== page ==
First, there is a hint of Jesus’ incarnation in the Miracles Collection. The first miracle of that collection is recorded in Mark 2:1-12 = John 5:1-18 in which a paralyzed man is healed by Jesus. In Mark’s version, Jesus tells this man that his sins are forgiven and, as a result Jesus’ opponents charge him with blasphemy. In John’s version Jesus is charged with making himself equal with God. Regardless of which version better represents its Miracles Collection source, both Mark and John interpret that source as presenting Jesus as one who thought he could forgive sins and who was charged with blasphemy for thereby making himself equal with God.”
Second, there can be little doubt that the writer of the Gospel of the Hebrews believed in the pre-existence and incarnation of Jesus:
When Christ wished to come upon the earth to men, the good Father summoned a mighty power in heaven, which was called Michael, and entrusted Christ to the care thereof. And the power came into the world and it was called Mary, and Christ was in her womb seven months.
The Gospel of the Hebrews also records that the Holy Spirit descended on Jesus at his baptism, saying that Jesus was the first-begotten son who reigns forever. In Crossan’s view these are “abbreviated mythological narratives” based on the myth of the embodiment of divine wisdom. While these narratives certainly have mythological elements, the question Crossan avoids is why such a myth would be attributed so early to a peasant Jewish Cynic who had no such pretensions. The fact that Jesus’ incarnation is multiply attested in independent first strata sources is evidence that the theology of Jesus’ incarnation and deity comes from the teaching of Jesus’ earliest followers, if not from Jesus himself.
Third, the writer of the Gospel of Thomas also appears to hint that Jesus was the incarnation of God. According to GosThom 77 Jesus said:
“It is I who am the light which is above them all. It is I who am the all. From me did all come forth, and unto me did the all extend (emphasis mine).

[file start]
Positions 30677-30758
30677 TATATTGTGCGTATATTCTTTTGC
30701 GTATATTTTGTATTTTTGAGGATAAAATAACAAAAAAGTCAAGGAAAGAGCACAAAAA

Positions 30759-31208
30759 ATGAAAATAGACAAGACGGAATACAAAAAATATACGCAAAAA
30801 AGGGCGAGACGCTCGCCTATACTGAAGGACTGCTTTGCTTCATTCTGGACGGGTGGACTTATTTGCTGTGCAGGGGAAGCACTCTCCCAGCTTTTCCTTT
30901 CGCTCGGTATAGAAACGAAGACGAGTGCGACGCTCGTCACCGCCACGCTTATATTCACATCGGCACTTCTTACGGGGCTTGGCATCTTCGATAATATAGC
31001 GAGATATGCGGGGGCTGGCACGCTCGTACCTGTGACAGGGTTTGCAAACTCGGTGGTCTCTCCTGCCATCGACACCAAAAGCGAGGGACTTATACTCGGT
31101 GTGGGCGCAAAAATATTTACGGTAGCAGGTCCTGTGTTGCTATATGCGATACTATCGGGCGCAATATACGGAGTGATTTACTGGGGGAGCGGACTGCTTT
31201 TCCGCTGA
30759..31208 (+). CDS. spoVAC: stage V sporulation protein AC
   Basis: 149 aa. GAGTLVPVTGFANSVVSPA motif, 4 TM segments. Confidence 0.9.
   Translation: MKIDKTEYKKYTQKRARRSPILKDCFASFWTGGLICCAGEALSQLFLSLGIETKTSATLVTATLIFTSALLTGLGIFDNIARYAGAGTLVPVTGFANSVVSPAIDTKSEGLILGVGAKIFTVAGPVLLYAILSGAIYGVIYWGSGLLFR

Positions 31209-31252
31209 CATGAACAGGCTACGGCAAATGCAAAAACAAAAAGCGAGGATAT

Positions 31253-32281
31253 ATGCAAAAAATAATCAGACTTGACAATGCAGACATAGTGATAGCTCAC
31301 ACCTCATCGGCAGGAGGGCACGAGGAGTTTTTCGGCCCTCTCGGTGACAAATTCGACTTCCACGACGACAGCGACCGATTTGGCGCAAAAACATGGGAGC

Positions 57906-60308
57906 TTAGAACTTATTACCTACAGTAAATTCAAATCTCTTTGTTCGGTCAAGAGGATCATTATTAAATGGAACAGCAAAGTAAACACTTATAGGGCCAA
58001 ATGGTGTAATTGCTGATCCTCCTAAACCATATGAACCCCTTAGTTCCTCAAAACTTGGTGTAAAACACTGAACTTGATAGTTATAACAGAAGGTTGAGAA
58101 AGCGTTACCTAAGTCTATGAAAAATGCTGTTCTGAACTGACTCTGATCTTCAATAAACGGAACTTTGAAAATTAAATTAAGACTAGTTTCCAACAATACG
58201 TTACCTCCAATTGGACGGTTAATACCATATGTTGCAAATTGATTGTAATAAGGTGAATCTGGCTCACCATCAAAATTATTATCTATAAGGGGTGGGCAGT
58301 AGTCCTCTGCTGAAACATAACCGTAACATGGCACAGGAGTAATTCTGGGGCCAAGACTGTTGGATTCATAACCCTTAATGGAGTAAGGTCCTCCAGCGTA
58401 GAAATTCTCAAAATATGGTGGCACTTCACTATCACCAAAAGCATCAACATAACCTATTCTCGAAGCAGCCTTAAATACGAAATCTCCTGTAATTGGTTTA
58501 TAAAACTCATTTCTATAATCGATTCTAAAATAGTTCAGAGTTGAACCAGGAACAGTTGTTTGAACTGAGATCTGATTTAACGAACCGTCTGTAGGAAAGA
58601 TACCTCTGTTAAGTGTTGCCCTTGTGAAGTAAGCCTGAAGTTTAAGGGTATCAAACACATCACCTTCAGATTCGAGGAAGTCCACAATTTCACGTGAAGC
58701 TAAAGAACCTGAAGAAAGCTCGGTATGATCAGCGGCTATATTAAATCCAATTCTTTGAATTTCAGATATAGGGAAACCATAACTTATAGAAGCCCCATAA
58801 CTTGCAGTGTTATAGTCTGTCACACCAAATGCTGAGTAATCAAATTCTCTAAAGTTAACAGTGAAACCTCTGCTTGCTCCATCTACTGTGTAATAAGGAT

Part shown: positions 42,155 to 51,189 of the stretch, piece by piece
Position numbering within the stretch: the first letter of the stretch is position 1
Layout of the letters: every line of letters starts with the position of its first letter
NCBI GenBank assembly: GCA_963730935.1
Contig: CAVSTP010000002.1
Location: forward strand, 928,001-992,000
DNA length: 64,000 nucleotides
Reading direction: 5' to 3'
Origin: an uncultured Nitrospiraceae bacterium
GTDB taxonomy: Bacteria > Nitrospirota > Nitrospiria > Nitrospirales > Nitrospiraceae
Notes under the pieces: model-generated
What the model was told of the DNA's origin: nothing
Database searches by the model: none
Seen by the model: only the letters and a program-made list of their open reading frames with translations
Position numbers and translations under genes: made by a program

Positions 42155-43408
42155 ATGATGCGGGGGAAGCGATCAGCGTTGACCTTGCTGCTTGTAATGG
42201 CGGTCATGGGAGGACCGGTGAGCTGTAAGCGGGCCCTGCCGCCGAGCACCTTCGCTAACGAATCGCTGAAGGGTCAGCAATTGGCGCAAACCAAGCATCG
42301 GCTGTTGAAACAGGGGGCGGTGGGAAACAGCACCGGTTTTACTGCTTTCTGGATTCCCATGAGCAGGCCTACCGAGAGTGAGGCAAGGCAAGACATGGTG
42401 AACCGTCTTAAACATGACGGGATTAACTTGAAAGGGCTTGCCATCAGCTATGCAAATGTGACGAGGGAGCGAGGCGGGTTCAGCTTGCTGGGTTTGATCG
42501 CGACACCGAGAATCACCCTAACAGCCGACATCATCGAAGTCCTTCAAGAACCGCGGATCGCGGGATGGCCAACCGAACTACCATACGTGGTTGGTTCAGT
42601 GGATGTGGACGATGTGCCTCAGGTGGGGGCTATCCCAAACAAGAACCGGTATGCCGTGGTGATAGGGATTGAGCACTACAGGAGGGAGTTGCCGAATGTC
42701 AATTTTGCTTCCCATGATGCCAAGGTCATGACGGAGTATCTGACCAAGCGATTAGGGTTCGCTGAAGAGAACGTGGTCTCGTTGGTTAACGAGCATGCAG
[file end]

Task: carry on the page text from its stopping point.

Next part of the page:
While this passage is undoubtedly open to a variety of interpretations, the idea that all came forth from Jesus and unto him all extend sounds similar in some ways to 1 Corinthians 8:6 where Paul writes:
“yet for us there is one God, the Father, from whom are all things and for whom we exist, and one Lord, Jesus Christ, through whom are all things and through whom we exist” (emphasis mine).
Gordon Fee comments on this passage:
“Although Paul does not here call Christ God, the formula is so constructed that only the most obdurate would deny its Trinitarian implications.”
The idea that all things came forth through Jesus is a theology that is,
therefore, multiply attested in first strata sources and, in a first century Jewish context, would seem to imply belief in Jesus’ deity.
Fourth, not only does Paul claim that all exist through Jesus, he also calls Jesus the “Son of God” and “Lord of Glory”, and applies Joel 2:32 directly to Jesus even though in its original context it referred to Yahweh. In Romans 9:5, Paul may actually go as far as to directly attribute deity to Jesus, calling him “God over all”. While this passage is strongly disputed, Harris examined it in nearly exhaustive detail and concluded that it is indeed highly probable that Paul intended to do just that. In fact, the idea that Paul taught that Jesus was the incarnation of God makes sense of his statement that Jesus was “born of a woman,”  which otherwise seems rather strange since everyone is born of a woman.